I’m going to SciBarCamp this Saturday. The theme is open science, although we’re free to interpret that as broadly as possible. So here’s my pitch for a session:

Climate Change is the biggest challenge ever faced by humanity. In the last two years, it has become clear that climate change is accelerating, outpacing the IPCC’s 2007 assessment. The paleontological record shows that the planet is “twitchy“, with a number of tipping points at which feedback effects kick in, to take the the planet to a dramatically different climate, which would have disastrous impacts  on the human population. Some climate scientists think we’ve already hit some of these tipping points. However, the best available data suggests that if we can stop the growth of carbon emissions within the next five years, and then then aggressively reduce them to zero over the next few decades, we stand a good chance of averting the worst effects of runaway warming. 

It’s now clear that we can’t tackle this through volunteerism. Asking people to change their lightbulbs and turn off unnecessary appliances is nothing but a distraction: it conceals the real scale of the problem. We need a systematic rethinking of how energy is produced and used throughout society. We need urgent government action on emissions regulation and energy pricing. We need a massive investment in R&D on zero emissions technology (but through an open science initiative, rather than a closed, centralized Manhattan Project style effort). We need a massive R&D effort into how to adapt to those climate changes that we cannot  now avoid: on a warmer planet, we will need to completely rethink food production, water management, disease control, population migration, urban planning, etc. And we will need to understand the potential impacts of the large scale geo-engineering projects that might buy us more time. We need an “all of the above” solution.

Put simply, we’ll need all the brainpower that the planet has to offer to figure out how to meet this challenge. We’ll need scientists and engineers from every discipline to come to the table, and figure out where their particular skills and experience can be most useful. We’ll need to break out of our disciplinary straightjackets, and engage in new interdisciplinary and problem-oriented research programs, to help us understand this new world, and how we might survive in it.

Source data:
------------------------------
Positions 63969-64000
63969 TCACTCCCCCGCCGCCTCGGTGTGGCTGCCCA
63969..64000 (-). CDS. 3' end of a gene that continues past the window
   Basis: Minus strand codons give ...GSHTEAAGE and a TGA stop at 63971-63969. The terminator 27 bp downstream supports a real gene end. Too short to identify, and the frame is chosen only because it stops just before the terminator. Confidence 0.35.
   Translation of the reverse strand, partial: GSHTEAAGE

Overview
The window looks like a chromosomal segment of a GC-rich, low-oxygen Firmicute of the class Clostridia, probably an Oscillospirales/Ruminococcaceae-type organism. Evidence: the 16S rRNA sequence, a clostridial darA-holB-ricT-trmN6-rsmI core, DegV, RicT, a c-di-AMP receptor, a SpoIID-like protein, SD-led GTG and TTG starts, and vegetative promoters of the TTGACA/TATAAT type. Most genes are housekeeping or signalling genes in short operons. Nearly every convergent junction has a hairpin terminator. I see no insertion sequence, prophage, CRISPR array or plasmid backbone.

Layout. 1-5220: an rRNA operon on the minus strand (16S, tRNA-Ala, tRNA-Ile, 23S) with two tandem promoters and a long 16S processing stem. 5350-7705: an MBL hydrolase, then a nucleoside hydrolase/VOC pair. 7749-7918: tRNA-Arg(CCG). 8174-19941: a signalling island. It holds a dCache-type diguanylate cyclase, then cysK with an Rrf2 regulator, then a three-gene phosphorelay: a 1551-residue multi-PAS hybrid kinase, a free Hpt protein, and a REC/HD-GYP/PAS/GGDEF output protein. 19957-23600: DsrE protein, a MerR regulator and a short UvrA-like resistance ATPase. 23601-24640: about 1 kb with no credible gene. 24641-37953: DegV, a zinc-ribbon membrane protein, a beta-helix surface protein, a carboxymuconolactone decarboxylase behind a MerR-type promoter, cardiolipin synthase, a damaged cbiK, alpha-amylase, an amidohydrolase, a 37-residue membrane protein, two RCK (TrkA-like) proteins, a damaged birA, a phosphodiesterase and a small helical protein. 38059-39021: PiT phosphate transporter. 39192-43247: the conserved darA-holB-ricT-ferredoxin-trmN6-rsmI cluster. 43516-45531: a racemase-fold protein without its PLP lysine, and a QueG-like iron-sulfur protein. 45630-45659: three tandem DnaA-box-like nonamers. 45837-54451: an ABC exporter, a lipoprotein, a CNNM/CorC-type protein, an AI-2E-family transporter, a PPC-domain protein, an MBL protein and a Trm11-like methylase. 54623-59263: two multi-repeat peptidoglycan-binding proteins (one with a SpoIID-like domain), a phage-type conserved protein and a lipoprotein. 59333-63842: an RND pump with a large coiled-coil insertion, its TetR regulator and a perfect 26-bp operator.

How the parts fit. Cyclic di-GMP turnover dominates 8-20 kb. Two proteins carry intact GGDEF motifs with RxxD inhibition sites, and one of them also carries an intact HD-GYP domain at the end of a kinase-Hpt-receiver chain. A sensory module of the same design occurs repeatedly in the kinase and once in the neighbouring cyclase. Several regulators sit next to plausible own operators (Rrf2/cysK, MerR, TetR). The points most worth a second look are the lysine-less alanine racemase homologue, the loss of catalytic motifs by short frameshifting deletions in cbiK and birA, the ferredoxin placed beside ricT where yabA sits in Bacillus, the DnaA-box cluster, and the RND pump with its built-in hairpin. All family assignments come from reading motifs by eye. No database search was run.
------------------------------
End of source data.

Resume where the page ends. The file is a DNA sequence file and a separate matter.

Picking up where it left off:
Governments are beginning to recognize the scale of the problem, and are starting to devote research funding to address it. It’s too little, and too late, but it’s a start. This funding is likely to grow substantially over the next few years, depending on how quickly politicians grasp the scale and urgency of the problem. But, as scientists, we shouldn’t wait for governments to get it. We need to get together now, to help explain the science to policymakers and to the public, and to start the new research programmes that will fill the gaps in our current knowledge.

So, here’s what I would like to discuss:

  • How do we get started?
  • How can we secure funding and institutional support for this?
  • How can professional scientists redirect their research efforts to this (and how does this affect the career scientist)?
  • How can scientists from different disciplines identify where their expertise might be needed and identify opportunities to get involved?
  • How can we foster the necessary inter-disciplinary links and open data sharing?